Red Cross officials take part in 'The Great ShakeOut Day'

Posted at 12:29 PM, Oct 17, 2019
and last updated 2019-10-17 20:22:45-04

BAKERSFIELD, CALIF — The 'Great ShakeOut Day,' is an awareness campaign to let people know what to do during an earthquake and to encourage earthquake preparedness through safety drills.

Every year on Oct. 17 at 10:17 a.m. across the United States the Federal Emergency Management Agency (FEMA) and Red Cross officials encourage communities to participate and learn the simple, but critical safety steps to preparing for and staying safe during an earthquake.

The Great ShakeOut is the largest earthquake drill worldwide and over 65 million people registered to practice their earthquake safety plans ahead of Oct. 17 according to FEMA.

Emergency relief officials encouraged everyone to 'Drop, Cover, and Hold On,' to highlight the importance of staying prepared.

  • DROP where you are, onto your hands and knees;
  • COVER your head and neck with one arm and hand, as you crawl for shelter under a nearby table or desk;
  • HOLD ON to your shelter with one hand until shaking stops (remain on your knees and covering your head and neck with your other arm and hand).

"We did stop at 10:17 at my encouragement and we all got underneath the tables and practiced drop, cover and hold on," Red Cross Disaster Program Manager, Megin Hughes said.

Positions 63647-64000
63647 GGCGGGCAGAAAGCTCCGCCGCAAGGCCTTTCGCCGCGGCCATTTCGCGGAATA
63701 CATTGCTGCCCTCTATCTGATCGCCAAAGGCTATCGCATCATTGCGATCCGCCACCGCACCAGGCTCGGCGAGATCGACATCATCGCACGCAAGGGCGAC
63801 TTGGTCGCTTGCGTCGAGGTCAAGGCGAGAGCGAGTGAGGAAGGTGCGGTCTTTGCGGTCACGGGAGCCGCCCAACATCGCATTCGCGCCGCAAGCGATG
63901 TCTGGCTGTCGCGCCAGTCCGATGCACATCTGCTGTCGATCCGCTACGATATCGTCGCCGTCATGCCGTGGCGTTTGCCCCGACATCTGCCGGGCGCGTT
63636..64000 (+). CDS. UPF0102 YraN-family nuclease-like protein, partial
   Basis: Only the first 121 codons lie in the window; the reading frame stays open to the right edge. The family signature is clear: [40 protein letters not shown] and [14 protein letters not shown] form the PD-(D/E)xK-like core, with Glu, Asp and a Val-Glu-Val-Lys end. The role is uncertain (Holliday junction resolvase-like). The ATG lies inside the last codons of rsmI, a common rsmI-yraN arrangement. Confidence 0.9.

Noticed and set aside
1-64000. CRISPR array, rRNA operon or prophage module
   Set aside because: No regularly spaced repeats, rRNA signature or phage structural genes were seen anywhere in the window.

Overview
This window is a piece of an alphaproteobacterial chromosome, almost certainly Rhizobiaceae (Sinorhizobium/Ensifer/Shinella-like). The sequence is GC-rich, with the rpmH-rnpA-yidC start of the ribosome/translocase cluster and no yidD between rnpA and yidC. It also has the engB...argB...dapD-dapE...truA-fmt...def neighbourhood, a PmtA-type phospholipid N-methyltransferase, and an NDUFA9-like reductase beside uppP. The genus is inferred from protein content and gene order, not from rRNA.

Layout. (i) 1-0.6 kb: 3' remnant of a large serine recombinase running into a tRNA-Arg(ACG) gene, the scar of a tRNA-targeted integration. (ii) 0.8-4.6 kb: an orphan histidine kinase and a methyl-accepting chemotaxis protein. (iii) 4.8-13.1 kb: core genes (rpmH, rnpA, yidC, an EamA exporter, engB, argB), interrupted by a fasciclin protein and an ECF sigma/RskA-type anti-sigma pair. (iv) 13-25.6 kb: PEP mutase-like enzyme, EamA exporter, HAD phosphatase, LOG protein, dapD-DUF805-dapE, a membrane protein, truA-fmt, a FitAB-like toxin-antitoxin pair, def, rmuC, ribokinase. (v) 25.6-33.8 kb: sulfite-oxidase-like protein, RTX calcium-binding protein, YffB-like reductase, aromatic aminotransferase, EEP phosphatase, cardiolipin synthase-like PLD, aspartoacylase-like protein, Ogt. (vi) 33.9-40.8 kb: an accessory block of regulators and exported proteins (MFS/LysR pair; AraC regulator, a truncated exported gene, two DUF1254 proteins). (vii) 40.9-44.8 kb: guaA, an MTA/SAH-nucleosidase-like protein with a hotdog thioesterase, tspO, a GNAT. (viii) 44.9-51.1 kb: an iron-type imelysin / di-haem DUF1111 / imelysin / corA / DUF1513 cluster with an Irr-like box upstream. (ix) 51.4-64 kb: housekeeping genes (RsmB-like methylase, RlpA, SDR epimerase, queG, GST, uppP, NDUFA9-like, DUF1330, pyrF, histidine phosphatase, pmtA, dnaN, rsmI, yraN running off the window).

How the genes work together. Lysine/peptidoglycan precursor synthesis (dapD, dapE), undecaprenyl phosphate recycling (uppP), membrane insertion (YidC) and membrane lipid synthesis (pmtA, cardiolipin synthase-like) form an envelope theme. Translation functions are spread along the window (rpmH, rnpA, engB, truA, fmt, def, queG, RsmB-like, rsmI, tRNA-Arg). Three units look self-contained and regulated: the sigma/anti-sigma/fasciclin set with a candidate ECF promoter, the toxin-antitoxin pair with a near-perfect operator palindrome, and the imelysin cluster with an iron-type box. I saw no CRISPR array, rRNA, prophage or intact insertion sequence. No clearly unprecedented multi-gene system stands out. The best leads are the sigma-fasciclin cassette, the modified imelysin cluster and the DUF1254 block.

This is also the first day of the earthquake early warning alerts that will now be publicy available across California, to help give people time to protect themselves from harm.

The warnings are produced by the ShakeAlert system that will be pushed through two delivery systems: A cellphone app called called 'Myshake' and the same wireless notification system that issues Amber Alerts, meaning people may have received both notifications.

The system does not predict earthquakes but rather it uses numerous seismic stations to detect the start of an earthquake and light-speed communications.

The system then sends the data to computers that instantly calculate location, magnitude, intensity of shaking and creates alerts to be distributed to areas that will be affected.

If you would like to download the app you can click here.

"Download the app MyShake, millions of people do that we will have points of contact, the ability to crowd source information the likes of which no country in the world has advanced," Gov. Gavin Newsom said.